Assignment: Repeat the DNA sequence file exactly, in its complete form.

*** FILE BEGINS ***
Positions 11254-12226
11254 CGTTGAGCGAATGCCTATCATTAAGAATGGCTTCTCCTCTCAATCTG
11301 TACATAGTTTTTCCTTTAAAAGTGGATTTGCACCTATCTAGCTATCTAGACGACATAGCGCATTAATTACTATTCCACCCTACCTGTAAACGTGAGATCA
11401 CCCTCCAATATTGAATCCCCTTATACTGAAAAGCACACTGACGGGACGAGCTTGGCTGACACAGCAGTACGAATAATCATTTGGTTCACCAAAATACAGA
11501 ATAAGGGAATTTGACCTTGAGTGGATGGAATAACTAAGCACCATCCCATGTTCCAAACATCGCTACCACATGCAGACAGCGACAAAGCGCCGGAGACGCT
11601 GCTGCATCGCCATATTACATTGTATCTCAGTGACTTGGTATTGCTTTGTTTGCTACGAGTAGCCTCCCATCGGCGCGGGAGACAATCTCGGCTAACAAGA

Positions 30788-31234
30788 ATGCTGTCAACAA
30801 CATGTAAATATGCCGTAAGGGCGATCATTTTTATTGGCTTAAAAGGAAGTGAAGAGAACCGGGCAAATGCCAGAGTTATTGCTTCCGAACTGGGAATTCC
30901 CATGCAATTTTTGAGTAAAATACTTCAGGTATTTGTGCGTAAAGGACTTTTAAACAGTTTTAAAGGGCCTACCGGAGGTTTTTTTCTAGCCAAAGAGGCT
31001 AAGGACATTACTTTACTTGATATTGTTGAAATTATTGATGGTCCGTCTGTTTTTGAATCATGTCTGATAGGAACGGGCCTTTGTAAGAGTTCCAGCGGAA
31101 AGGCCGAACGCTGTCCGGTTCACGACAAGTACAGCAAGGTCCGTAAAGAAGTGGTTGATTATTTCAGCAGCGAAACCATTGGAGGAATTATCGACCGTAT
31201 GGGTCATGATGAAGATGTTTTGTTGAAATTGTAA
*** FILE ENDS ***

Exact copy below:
Positions 11254-12226
11254 CGTTGAGCGAATGCCTATCATTAAGAATGGCTTCTCCTCTCAATCTG
11301 TACATAGTTTTTCCTTTAAAAGTGGATTTGCACCTATCTAGCTATCTAGACGACATAGCGCATTAATTACTATTCCACCCTACCTGTAAACGTGAGATCA
11401 CCCTCCAATATTGAATCCCCTTATACTGAAAAGCACACTGACGGGACGAGCTTGGCTGACACAGCAGTACGAATAATCATTTGGTTCACCAAAATACAGA
11501 ATAAGGGAATTTGACCTTGAGTGGATGGAATAACTAAGCACCATCCCATGTTCCAAACATCGCTACCACATGCAGACAGCGACAAAGCGCCGGAGACGCT
11601 GCTGCATCGCCATATTACATTGTATCTCAGTGACTTGGTATTGCTTTGTTTGCTACGAGTAGCCTCCCATCGGCGCGGGAGACAATCTCGGCTAACAAGA

Positions 30788-31234
30788 ATGCTGTCAACAA
30801 CATGTAAATATGCCGTAAGGGCGATCATTTTTATTGGCTTAAAAGGAAGTGAAGAGAACCGGGCAAATGCCAGAGTTATTGCTTCCGAACTGGGAATTCC
30901 CATGCAATTTTTGAGTAAAATACTTCAGGTATTTGTGCGTAAAGGACTTTTAAACAGTTTTAAAGGGCCTACCGGAGGTTTTTTTCTAGCCAAAGAGGCT
31001 AAGGACATTACTTTACTTGATATTGTTGAAATTATTGATGGTCCGTCTGTTTTTGAATCATGTCTGATAGGAACGGGCCTTTGTAAGAGTTCCAGCGGAA
31101 AGGCCGAACGCTGTCCGGTTCACGACAAGTACAGCAAGGTCCGTAAAGAAGTGGTTGATTATTTCAGCAGCGAAACCATTGGAGGAATTATCGACCGTAT
31201 GGGTCATGATGAAGATGTTTTGTTGAAATTGTAA